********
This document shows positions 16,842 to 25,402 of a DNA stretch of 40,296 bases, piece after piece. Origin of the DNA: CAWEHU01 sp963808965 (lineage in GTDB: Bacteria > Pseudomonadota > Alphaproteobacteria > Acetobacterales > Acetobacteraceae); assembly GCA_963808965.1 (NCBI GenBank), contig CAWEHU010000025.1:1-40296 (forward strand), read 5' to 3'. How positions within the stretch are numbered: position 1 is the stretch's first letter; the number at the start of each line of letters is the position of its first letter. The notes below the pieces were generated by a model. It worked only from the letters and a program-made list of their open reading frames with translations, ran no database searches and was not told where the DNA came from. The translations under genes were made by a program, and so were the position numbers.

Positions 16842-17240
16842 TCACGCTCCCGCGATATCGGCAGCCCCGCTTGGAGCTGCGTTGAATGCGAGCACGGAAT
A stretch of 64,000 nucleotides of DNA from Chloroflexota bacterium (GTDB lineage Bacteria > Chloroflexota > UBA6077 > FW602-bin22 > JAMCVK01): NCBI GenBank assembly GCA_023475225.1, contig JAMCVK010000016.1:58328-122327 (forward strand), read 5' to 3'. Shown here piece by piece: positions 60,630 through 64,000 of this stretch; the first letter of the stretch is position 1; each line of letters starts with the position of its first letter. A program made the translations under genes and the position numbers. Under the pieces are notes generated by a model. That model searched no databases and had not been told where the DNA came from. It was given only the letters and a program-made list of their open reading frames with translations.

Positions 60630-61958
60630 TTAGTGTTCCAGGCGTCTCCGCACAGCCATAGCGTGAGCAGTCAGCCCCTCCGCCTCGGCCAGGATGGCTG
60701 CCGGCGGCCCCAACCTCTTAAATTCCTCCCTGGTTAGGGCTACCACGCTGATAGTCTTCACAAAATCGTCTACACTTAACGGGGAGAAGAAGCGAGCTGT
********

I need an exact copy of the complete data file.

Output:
This document shows positions 16,842 to 25,402 of a DNA stretch of 40,296 bases, piece after piece. Origin of the DNA: CAWEHU01 sp963808965 (lineage in GTDB: Bacteria > Pseudomonadota > Alphaproteobacteria > Acetobacterales > Acetobacteraceae); assembly GCA_963808965.1 (NCBI GenBank), contig CAWEHU010000025.1:1-40296 (forward strand), read 5' to 3'. How positions within the stretch are numbered: position 1 is the stretch's first letter; the number at the start of each line of letters is the position of its first letter. The notes below the pieces were generated by a model. It worked only from the letters and a program-made list of their open reading frames with translations, ran no database searches and was not told where the DNA came from. The translations under genes were made by a program, and so were the position numbers.

Positions 16842-17240
16842 TCACGCTCCCGCGATATCGGCAGCCCCGCTTGGAGCTGCGTTGAATGCGAGCACGGAAT
A stretch of 64,000 nucleotides of DNA from Chloroflexota bacterium (GTDB lineage Bacteria > Chloroflexota > UBA6077 > FW602-bin22 > JAMCVK01): NCBI GenBank assembly GCA_023475225.1, contig JAMCVK010000016.1:58328-122327 (forward strand), read 5' to 3'. Shown here piece by piece: positions 60,630 through 64,000 of this stretch; the first letter of the stretch is position 1; each line of letters starts with the position of its first letter. A program made the translations under genes and the position numbers. Under the pieces are notes generated by a model. That model searched no databases and had not been told where the DNA came from. It was given only the letters and a program-made list of their open reading frames with translations.

Positions 60630-61958
60630 TTAGTGTTCCAGGCGTCTCCGCACAGCCATAGCGTGAGCAGTCAGCCCCTCCGCCTCGGCCAGGATGGCTG
60701 CCGGCGGCCCCAACCTCTTAAATTCCTCCCTGGTTAGGGCTACCACGCTGATAGTCTTCACAAAATCGTCTACACTTAACGGGGAGAAGAAGCGAGCTGT